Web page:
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Catholics, Slaveholders, and the Dilemma of American Evangelicalism, 1835-1860

W. Jason Wallace

Although slaveholding southerners and Catholics in general had little in common, both groups found themselves relentlessly attacked in the northern evangelical press during the decades leading up to the Civil War. In Catholics, Slaveholders, and the Dilemma of American Evangelicalism, 1835–1860, W. Jason Wallace skillfully examines sermons, books, newspaper articles, and private correspondence of members of three antebellum groups—northern evangelicals, southern evangelicals, and Catholics—and argues that the divisions among them stemmed, at least in part, from disagreements over the role that religious convictions played in a free society. Focusing on journals such as The Downfall of Babylon, Zion’s Herald, The New York Evangelist, and The New York Observer, Wallace argues that northern evangelicals constructed a national narrative after their own image and, in the course of vigorous promotion of that narrative, attacked what they believed was the immoral authoritarianism of both the Catholic and the slaveholder. He then examines the response of both southerners and Catholics to northern evangelical attacks. As Wallace shows, leading Catholic intellectuals interpreted and defended the contributions made by the Catholic Church to American principles such as religious liberty and the separation of church and state. Proslavery southern evangelicals, while sharing with evangelicals in the North the belief that the United States was founded on Protestant values, rejected the attempts by northern evangelicals to associate Christianity with social egalitarianism and argued that northern evangelicals compromised both the Bible and Protestantism to fit their ideal of a good society. The American evangelical dilemma arose from conflicting opinions over what it meant to be an American and a Christian.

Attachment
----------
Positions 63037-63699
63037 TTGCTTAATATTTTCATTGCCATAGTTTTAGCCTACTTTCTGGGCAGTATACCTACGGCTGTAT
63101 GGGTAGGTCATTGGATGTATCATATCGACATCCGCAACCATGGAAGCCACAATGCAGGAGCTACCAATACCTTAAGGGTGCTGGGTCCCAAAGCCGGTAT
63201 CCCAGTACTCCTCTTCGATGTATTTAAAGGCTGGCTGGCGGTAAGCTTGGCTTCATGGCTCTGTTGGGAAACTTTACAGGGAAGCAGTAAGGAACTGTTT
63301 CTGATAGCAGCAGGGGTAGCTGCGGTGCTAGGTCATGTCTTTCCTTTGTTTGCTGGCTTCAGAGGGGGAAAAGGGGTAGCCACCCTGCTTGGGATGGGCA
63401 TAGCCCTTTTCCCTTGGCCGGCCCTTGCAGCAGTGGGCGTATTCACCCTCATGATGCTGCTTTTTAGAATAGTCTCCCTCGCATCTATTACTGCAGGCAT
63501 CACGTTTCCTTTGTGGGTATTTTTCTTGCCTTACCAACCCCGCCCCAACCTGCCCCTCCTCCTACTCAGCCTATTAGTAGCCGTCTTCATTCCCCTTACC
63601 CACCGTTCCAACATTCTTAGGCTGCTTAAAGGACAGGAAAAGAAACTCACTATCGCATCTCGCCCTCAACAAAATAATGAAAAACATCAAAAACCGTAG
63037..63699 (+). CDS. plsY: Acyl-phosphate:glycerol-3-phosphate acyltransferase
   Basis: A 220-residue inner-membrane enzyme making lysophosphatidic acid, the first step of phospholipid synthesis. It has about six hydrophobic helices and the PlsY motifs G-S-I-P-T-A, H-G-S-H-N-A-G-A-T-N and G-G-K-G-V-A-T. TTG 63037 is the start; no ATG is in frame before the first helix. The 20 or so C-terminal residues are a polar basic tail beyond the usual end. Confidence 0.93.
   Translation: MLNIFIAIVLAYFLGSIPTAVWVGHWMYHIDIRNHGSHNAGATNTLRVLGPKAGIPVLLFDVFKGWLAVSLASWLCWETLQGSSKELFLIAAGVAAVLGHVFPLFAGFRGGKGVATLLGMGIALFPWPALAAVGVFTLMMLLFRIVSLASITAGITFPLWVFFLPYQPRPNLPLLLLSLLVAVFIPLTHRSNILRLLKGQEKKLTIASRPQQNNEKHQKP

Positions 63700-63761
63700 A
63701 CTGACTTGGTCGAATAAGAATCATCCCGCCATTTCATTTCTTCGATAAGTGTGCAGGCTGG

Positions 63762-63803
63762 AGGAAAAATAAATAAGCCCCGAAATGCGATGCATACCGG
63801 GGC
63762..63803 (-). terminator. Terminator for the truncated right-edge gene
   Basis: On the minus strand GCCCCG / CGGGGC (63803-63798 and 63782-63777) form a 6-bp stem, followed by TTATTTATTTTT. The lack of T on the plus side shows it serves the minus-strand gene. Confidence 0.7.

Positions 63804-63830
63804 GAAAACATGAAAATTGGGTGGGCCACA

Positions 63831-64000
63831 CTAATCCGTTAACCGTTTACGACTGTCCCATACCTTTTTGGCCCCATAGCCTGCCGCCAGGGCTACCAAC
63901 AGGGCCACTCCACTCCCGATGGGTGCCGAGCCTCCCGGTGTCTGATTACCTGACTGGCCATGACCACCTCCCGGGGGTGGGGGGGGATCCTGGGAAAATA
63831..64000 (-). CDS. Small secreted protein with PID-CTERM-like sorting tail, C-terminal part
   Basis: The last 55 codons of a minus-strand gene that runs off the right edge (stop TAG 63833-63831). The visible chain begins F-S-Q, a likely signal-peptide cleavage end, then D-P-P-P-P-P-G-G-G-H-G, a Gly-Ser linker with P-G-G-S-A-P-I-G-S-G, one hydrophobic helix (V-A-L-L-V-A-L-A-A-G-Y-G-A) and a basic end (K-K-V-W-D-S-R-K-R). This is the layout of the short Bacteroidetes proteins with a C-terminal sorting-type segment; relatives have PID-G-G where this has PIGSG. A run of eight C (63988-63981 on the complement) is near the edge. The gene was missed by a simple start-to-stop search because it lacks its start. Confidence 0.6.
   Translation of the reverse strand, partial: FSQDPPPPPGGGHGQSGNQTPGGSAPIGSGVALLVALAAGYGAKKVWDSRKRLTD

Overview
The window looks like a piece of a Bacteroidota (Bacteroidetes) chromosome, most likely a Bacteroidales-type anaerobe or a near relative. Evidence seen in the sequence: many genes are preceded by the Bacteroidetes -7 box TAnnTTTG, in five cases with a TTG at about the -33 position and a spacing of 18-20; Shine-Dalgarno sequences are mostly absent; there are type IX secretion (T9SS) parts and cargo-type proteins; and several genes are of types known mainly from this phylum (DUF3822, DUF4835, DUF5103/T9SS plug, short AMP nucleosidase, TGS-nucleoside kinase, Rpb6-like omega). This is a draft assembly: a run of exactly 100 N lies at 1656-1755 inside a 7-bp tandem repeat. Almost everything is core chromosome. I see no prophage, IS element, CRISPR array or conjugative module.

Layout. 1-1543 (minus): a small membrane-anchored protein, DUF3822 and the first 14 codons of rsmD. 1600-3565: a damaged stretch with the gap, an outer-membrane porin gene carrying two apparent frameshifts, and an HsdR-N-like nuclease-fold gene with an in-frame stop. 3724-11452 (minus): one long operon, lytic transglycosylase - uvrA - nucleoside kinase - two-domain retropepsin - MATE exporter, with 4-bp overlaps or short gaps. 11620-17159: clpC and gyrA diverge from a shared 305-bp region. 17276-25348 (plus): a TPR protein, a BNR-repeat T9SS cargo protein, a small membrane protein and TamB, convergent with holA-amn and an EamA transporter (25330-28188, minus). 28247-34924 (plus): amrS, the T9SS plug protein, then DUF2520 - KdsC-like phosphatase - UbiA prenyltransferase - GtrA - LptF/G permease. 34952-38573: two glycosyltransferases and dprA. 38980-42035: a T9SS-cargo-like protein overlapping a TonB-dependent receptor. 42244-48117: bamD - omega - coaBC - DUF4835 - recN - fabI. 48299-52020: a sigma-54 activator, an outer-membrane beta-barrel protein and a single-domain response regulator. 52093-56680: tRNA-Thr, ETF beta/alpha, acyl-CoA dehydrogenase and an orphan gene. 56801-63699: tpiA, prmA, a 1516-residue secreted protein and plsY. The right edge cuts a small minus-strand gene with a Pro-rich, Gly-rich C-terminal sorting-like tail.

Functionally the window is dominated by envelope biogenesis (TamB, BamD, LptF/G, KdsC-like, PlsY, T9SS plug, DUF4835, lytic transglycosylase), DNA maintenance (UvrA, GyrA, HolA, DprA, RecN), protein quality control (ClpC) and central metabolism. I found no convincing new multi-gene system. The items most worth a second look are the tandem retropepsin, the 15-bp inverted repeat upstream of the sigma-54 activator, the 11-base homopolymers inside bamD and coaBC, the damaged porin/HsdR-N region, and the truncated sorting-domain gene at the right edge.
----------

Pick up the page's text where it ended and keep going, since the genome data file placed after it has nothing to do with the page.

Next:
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The Celtic Unconscious

Joyce and Scottish Culture

Richard Barlow